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This week, Vancouver’s Renewal2, a fund focused on financing ventures with a social mission announced that they have raised their first $16 million. In 2009 that is a monumental task and is testament to the fund’s quality. Historically Renewal has been a pioneer in investments in organic food and other sectors that are becoming increasingly popular. The focus on ethical investments has apparently paid off. While many VC’s are closing their doors and struggling to keep the lights on the fund has successfully beat the odds. The release they put out today says:
Vancouver, BC. – May 25, 2009 – Paul Richardson, President of Renewal2 Investment Fund, is pleased to announce the first close of the Fund at over $16 million. Renewal2 is one of a handful of funds in North America that focus on companies which have positive environmental, social and financial returns. The Fund builds on 15 years’ experience of high-impact social investing at Renewal Partners where early capital was deployed in leading local companies, such as Happy Planet and SPUD, and North American leaders such as Stonyfield Farms and Seventh Generation.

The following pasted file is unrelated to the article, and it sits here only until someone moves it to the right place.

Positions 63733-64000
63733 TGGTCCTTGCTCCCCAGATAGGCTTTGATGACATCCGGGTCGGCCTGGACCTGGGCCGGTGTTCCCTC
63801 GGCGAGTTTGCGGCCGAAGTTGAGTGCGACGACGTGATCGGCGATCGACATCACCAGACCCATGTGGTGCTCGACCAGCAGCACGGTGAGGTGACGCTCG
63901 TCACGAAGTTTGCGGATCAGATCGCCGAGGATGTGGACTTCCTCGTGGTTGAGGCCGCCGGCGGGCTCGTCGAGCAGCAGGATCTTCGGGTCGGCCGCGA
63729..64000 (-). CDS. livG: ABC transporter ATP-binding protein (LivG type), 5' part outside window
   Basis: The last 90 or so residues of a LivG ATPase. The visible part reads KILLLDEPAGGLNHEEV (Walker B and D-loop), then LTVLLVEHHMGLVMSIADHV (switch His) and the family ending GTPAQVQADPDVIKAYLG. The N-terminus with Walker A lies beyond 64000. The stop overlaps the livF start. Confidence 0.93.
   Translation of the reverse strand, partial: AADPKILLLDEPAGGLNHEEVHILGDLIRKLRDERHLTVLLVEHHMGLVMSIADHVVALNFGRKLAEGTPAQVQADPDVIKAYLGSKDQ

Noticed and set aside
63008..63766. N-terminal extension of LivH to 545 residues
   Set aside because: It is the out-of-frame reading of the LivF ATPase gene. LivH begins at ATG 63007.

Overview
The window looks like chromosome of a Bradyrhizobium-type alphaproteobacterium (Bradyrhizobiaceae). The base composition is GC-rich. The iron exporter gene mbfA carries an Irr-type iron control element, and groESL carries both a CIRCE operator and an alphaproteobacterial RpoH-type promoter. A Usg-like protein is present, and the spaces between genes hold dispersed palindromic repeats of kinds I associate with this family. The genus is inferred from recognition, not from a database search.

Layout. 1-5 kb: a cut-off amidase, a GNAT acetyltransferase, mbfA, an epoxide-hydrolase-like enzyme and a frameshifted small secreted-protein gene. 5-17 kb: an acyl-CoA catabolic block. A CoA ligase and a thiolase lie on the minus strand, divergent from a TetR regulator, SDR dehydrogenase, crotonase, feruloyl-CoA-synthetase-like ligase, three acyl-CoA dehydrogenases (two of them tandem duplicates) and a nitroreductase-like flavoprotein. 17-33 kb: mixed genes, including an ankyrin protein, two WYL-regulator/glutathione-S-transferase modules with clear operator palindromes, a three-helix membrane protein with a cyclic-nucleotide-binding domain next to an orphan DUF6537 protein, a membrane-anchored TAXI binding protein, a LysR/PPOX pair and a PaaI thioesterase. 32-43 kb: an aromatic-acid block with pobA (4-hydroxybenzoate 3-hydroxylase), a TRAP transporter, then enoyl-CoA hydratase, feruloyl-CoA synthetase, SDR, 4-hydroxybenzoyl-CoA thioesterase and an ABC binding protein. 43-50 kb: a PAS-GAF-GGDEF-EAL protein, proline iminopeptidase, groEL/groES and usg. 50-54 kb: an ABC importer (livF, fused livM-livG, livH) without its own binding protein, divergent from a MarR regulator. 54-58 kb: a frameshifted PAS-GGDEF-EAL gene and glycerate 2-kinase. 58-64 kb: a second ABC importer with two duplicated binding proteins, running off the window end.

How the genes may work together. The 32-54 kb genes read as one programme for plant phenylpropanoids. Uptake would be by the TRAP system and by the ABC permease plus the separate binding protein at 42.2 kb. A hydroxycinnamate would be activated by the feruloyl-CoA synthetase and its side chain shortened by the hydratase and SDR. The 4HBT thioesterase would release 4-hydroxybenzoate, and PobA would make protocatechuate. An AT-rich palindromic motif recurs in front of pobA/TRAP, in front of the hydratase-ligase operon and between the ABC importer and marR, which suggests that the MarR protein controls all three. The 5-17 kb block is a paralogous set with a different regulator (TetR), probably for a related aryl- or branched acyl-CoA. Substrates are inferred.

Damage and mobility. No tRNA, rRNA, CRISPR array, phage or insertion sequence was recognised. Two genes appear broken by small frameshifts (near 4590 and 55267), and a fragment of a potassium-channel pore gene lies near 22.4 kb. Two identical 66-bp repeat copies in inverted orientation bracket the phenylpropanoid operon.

Says Richardson, “We are delighted to be able to announce this close as it enables us to start to fund and nurture the growth of a next generation of companies in our sectors, which include organic and natural foods, green consumer products, green building, social media, and social finance. The decisions we make about what we eat, how we build and clean our houses, and where we source our products, all have large consequences for the planet. The Renewal2 sectors are underserved by the North American venture community which presents a great opportunity as they are expected to grow much faster than the rest of the economy.”
“We are thrilled by the response,” says Joel Solomon, Chairman of Renewal2, “the fact that we have been able to successfully raise this fund in these trying economic times demonstrates the growing interest and commitment of investors who want to drive positive change with their capital.”